Nothing makes one’s stomach tie up in knots faster than being served with a creditor lawsuit. It’s hardly ever a good thing when the sheriff or constable is looking for you to serve you with legal documents. So, you’ve been sued. Now what? There are basically three options you can choose:
- Respond to the lawsuit and defend yourself against it.
- Do nothing and wait and see what happens.
- File bankruptcy to stop the legal proceedings in their tracks.
There are defenses to a creditor lawsuit. They include denying the debt is yours (maybe fraud or identity theft); the debt is too old to be collected under state law (statute of limitations defense); or that the suit is brought by a party that doesn’t have a right to collect on the debt (standing defense). While all of these may be worthwhile defenses and may help you out of that particular lawsuit, there’s a chance there is another lawsuit right behind it from a different creditor. You will need an attorney to help you with these strategies in each case and that can be costly if you sit back and handle one case at time. Why handle one creditor at a time and pay attorney’s fees each time? This “pay-as-go” approach can be costly and nerve racking as you wait and see who is next to come looking for you in court!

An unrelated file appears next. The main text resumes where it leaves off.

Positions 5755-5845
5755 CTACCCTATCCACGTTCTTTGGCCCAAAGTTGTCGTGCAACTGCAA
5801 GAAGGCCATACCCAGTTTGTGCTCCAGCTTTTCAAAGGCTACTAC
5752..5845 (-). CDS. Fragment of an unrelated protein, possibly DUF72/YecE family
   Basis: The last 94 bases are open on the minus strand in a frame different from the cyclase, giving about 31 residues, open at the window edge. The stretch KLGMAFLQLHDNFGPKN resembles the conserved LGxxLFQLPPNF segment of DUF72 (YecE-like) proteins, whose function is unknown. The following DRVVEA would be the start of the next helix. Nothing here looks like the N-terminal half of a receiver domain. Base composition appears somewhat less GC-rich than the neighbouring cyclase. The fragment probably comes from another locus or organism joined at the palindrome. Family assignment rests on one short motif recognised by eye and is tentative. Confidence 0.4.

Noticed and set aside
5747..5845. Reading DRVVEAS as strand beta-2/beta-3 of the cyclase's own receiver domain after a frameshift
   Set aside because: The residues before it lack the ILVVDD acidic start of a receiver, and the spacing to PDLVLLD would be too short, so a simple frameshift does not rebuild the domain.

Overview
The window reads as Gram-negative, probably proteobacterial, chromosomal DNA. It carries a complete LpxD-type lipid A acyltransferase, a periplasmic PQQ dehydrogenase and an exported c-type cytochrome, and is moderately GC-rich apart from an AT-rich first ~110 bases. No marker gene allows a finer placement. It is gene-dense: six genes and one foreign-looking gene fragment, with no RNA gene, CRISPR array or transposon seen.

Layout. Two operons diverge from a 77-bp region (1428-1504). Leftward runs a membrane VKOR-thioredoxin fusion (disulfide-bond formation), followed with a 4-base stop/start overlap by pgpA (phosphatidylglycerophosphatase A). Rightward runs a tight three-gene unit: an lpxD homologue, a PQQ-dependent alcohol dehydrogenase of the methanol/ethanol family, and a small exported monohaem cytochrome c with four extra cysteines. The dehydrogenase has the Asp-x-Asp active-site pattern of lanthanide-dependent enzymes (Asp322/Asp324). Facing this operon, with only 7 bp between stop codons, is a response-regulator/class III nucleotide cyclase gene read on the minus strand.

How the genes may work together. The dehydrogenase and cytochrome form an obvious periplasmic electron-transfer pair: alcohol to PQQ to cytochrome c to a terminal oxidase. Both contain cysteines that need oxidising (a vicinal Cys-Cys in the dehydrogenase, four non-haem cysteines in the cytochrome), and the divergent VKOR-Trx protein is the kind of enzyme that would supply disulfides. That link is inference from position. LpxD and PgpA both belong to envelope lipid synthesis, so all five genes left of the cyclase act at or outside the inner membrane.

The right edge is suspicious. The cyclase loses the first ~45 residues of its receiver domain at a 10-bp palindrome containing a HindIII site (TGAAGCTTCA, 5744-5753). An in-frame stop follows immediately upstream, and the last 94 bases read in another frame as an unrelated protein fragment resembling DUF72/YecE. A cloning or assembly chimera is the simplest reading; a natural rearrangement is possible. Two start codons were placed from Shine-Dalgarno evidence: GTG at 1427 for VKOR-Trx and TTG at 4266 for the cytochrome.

Doing Nothing Approach:
If you choose to do nothing, then that lawsuit is likely to turn into a default judgment. That default judgment may then be collected a number of ways such as a garnishment on your non-exempt property that may include your cash accounts. It is also likely to be recorded in the county where you have property so that it can follow you around for 10 years, only to be renewed when that 10 year period is up. The default judgment will also show up on your credit report. A default judgment is a “head-in-sand” approach that doesn’t work very well and doesn’t provide any final resolution.
Two of the sweetest words in bankruptcy are “automatic” and “stay.” This means just as soon as you can notify the court where the lawsuit is pending, the lawsuit proceeding stops in its tracks. The underlying debt is likely dischargeable in the bankruptcy and so the lawsuit is essentially resolved with the bankruptcy filing. Have more debt to file bankruptcy for? This is a “two (or more) birds, one stone” approach that could make more economical sense if you are looking to spend your legal dollars wisely. If you hire an attorney to handle that one lawsuit but you know you have so many other creditors out there looking for you, why not resolve all of it at once with a bankruptcy filing for the cost of what defending that one lawsuit would set you back?
To set up a free bankruptcy consultation, contact us online or call us at 844-402-2992. For your convenience, we answer our phones 24 hours a day, 7 days a week. We will meet with you evenings or weekends upon request. Remember, your choice in attorney matters.